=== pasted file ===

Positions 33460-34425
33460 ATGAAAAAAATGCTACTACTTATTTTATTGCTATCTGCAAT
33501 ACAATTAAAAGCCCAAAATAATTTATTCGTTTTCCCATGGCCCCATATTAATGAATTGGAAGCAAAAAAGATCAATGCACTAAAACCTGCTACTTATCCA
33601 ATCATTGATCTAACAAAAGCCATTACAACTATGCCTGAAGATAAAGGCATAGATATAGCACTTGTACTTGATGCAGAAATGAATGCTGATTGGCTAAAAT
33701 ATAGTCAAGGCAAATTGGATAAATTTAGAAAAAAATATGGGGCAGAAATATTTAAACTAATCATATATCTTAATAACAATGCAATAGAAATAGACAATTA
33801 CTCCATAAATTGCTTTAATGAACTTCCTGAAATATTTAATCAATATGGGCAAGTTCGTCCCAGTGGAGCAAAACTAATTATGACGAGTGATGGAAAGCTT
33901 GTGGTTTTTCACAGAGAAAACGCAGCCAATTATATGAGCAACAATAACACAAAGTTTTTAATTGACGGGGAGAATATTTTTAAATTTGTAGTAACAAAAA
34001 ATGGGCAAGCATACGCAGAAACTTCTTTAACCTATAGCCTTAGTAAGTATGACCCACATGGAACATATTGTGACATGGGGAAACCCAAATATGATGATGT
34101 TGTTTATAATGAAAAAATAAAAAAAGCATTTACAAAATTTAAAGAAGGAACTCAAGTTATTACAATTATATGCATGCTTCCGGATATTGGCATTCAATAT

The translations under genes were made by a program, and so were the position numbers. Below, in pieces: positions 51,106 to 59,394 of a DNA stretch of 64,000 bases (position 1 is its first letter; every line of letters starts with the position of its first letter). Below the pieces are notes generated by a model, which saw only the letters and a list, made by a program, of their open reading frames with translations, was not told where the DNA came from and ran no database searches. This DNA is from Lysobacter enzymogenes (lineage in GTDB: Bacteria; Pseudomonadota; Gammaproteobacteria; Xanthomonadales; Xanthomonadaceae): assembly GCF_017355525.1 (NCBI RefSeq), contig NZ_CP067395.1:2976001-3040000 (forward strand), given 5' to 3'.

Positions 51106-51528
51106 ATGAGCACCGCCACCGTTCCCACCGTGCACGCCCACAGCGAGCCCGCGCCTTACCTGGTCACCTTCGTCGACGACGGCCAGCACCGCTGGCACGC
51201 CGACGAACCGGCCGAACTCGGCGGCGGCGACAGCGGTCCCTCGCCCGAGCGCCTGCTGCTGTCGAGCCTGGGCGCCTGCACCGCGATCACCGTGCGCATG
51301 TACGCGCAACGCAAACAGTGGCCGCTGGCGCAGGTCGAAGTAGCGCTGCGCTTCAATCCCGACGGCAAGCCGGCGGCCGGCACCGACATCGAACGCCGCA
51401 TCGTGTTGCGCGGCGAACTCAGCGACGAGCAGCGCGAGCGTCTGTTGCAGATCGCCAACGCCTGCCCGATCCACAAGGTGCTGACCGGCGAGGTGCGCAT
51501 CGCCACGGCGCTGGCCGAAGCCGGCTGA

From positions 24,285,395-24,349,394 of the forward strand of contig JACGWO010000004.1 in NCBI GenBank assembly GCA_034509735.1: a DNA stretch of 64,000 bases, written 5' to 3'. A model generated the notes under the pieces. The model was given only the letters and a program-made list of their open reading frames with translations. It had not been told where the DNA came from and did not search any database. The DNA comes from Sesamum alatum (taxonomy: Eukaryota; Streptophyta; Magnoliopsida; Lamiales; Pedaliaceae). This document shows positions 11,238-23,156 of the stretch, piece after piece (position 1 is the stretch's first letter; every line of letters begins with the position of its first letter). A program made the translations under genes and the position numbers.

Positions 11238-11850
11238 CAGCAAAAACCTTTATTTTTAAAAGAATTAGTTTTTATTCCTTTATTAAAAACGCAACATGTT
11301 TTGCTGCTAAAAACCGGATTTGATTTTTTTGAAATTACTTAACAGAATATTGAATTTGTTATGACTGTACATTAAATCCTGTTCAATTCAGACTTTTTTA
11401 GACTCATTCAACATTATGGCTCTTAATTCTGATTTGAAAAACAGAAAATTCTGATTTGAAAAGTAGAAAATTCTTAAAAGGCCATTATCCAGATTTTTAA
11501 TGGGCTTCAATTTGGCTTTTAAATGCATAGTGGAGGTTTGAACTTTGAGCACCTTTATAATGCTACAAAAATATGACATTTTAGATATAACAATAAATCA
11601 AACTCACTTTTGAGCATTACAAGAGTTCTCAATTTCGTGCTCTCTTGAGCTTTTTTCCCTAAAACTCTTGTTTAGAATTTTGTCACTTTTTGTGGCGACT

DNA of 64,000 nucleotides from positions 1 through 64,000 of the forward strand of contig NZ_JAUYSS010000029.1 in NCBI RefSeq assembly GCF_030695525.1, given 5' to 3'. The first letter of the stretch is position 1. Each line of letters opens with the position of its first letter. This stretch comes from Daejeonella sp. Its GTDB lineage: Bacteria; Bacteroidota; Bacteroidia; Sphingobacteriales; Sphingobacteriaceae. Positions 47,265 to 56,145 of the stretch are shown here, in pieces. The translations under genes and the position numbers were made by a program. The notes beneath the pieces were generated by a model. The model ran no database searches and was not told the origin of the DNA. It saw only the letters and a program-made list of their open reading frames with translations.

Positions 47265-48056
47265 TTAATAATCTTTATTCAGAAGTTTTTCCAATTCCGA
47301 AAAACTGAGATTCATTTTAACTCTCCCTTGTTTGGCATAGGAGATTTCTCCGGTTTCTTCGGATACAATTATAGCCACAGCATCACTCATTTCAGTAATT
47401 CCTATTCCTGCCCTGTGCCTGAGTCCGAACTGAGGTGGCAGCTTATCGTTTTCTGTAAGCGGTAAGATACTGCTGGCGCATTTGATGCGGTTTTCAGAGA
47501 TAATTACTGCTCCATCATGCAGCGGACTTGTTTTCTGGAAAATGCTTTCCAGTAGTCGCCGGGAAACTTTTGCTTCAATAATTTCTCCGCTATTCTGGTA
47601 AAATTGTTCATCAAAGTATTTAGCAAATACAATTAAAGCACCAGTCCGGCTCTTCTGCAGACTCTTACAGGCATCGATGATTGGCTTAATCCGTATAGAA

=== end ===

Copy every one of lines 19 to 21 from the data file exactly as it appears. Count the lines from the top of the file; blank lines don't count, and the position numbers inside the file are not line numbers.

11238 CAGCAAAAACCTTTATTTTTAAAAGAATTAGTTTTTATTCCTTTATTAAAAACGCAACATGTT
11301 TTGCTGCTAAAAACCGGATTTGATTTTTTTGAAATTACTTAACAGAATATTGAATTTGTTATGACTGTACATTAAATCCTGTTCAATTCAGACTTTTTTA
11401 GACTCATTCAACATTATGGCTCTTAATTCTGATTTGAAAAACAGAAAATTCTGATTTGAAAAGTAGAAAATTCTTAAAAGGCCATTATCCAGATTTTTAA